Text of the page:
27 Jun 2019

Widespread HD should have happened much, much sooner

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Hitachi's SK-UHD8000 Series 8K (SHV) Studio, Field Production Camera Hitachi's SK-UHD8000 Series 8K (SHV) Studio, Field Production Camera Hitachi

Famously, NHK are setting up to broadcast the 2020 Olympics in 8K. The broadcaster has shown impressive cameras, and just as importantly, other bits of broadcast infrastructure such as point to point radio links, at recent trade shows. This might encourage us to believe that 8K is now an inevitability and the irresistible tug of progress means that it’ll soon be universally deployed...

The thing is, NHK also recorded parts of the 1984 Summer Olympics, in Los Angeles, in HD. Fascinating a historical footnote as this is, the Hi-Vision system used there is not the HD we know today. The term has been used rather interchangeably for many things, including Super Hi-Vision to refer to the upcoming 8K experiments, but the HD systems of 1984 didn’t have much in common with the 1080i broadcasts of today. Anyone who still needs convincing that the broadcasters’ keenness to push the envelope is not inevitably a harbinger of things to come might also consider HD coverage of the 1990 FIFA World Cup in Italy, which reached a total of ten cinemas.

Two of the most prominent systems intended to allow HD broadcast to the home, with 1980s technology, were MUSE and HD-MAC. They worked, but they were never widely adopted, at least if we allow that “widely” means “outside Japan”, for MUSE. It was broadcast until September 2007, and HD-MAC didn’t even make it that big; it was used for a while for satellite links between broadcast infrastructure, but never really as a broadcast format.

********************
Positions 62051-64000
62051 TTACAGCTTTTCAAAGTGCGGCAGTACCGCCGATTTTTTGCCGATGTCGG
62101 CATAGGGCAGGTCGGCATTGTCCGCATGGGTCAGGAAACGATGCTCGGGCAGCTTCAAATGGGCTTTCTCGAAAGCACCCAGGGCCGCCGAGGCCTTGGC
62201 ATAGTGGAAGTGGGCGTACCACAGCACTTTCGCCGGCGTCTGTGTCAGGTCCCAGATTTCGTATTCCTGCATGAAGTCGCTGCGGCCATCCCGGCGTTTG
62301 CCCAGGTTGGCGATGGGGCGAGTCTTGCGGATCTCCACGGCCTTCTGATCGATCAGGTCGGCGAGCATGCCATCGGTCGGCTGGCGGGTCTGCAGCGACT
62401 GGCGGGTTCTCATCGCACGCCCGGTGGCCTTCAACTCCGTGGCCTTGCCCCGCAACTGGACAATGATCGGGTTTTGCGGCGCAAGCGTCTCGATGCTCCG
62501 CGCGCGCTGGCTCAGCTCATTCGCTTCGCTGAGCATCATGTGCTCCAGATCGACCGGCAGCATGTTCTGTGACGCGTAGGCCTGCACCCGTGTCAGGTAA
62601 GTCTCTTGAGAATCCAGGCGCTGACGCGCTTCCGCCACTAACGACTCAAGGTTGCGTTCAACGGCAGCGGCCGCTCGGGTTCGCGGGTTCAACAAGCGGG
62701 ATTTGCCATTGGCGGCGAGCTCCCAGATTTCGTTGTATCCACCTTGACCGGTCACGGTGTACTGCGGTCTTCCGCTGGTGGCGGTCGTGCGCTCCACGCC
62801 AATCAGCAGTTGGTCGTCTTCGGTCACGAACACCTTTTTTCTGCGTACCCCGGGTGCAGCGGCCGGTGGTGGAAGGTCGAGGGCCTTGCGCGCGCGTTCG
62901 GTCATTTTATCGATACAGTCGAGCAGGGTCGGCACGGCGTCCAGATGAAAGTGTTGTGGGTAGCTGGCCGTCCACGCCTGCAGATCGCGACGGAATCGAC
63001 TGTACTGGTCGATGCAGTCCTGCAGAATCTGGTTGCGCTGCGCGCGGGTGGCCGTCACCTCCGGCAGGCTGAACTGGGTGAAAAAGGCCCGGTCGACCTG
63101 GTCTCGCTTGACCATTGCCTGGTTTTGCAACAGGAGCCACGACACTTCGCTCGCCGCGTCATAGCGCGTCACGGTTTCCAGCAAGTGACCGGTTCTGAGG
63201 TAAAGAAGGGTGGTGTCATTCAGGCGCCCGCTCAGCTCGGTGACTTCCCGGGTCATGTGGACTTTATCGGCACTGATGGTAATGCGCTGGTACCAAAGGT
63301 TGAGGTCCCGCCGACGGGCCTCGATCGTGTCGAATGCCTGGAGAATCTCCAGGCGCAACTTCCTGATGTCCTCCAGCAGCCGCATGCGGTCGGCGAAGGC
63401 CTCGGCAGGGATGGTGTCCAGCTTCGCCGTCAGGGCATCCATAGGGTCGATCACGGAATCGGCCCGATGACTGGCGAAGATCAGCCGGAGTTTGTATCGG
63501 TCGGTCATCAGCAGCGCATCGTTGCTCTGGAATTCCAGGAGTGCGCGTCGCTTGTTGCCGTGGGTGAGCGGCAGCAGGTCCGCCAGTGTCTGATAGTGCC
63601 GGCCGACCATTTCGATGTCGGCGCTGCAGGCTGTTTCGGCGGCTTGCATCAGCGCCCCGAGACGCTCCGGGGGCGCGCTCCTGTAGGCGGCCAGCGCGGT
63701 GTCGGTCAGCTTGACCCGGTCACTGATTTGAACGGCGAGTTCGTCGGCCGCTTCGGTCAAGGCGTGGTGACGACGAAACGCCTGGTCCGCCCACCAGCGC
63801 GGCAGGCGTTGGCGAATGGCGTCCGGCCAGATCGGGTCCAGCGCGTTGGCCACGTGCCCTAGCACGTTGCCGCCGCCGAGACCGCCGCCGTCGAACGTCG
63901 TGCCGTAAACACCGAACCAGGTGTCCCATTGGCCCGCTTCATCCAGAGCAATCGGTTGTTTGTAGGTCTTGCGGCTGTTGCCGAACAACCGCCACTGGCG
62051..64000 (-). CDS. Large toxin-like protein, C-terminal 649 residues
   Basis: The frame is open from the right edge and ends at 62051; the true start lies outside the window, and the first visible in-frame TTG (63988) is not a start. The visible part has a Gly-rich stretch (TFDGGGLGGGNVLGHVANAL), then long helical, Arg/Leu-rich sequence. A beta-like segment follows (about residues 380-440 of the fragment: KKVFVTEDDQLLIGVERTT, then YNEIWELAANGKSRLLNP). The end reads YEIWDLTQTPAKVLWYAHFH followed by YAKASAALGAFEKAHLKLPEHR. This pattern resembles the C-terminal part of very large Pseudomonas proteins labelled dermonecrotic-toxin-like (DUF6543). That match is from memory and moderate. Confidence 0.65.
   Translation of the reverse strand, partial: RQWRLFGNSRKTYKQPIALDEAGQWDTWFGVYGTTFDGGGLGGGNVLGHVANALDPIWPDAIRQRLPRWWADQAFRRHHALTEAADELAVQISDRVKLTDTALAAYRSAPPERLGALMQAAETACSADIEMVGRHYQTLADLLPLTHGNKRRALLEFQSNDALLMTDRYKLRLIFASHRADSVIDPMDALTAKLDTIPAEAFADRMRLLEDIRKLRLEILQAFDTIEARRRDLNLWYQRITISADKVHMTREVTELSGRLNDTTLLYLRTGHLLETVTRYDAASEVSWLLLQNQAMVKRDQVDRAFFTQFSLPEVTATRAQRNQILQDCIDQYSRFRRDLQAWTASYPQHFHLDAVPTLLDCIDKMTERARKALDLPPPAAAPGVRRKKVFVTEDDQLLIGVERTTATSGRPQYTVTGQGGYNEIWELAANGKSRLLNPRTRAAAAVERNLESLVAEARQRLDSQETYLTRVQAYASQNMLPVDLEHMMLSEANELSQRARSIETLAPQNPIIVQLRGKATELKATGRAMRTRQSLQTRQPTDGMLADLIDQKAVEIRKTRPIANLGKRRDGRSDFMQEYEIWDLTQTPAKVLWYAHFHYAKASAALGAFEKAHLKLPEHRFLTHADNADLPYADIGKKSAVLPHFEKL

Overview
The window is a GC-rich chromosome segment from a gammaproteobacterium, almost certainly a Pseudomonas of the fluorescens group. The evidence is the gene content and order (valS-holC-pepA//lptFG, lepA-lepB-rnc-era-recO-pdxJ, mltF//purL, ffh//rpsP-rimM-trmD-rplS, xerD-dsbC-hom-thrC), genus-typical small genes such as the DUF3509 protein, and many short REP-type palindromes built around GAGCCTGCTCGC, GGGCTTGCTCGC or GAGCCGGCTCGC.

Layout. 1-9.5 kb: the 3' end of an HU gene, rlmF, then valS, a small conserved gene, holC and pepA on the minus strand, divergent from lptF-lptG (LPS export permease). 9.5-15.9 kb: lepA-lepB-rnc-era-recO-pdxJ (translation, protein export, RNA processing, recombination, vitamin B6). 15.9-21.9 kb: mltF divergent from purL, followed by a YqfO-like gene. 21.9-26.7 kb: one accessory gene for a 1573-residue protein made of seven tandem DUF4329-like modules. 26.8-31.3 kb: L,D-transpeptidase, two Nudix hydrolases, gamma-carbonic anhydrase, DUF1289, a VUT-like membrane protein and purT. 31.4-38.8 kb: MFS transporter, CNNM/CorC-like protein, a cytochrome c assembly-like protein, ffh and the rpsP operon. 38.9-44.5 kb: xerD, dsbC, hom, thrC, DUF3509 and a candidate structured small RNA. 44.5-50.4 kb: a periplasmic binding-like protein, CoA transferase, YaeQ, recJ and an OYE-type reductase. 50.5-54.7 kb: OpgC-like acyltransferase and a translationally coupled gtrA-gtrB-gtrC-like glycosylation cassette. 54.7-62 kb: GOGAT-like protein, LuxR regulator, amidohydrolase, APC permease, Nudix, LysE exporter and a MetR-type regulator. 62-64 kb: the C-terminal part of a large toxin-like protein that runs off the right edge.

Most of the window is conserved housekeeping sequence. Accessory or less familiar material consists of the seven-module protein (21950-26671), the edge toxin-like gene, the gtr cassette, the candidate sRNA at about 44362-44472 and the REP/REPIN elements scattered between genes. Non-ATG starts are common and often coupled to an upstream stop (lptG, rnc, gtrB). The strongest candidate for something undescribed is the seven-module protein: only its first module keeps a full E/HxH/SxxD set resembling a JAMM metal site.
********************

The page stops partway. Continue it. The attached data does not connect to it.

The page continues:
How they worked

The idea behind MAC was to send the colour information and brightness information sequentially, with each line of the image containing a burst of digital information at the start (used for sound) followed by the chrominance information, which was then followed by the luminance. The acronym stands for “multiplexed analogue components” and began life in the UK, at the Independent Broadcasting Authority, as a way of improving the peformance of broadcast television in general. It was a component analogue broadcasting format which could and did achieve very significantly better images than PAL or SECAM because it avoided composite encoding which led to visible artefacts – the infamous crawling ants – in areas of high saturation. 

The cost was a more complex receiver, albeit one that could be made at a consumer pricepoint with late-80s technology. There were several MAC variants, perhaps most popularly D-MAC, which was adopted by the EBU as the preferred standard for satellite broadcasting, and the slightly reduced-bandwidth D2-MAC which found favour in cable TV and was used until it was displaced by digital options in the early years of the twenty-first century. The high definition version was called, with stunning predictability, HD-MAC, and was developed from 1986. It used a lot of bandwidth, and by 1993 it had become clear that digital encoding could do a better job much more easily.

MUSE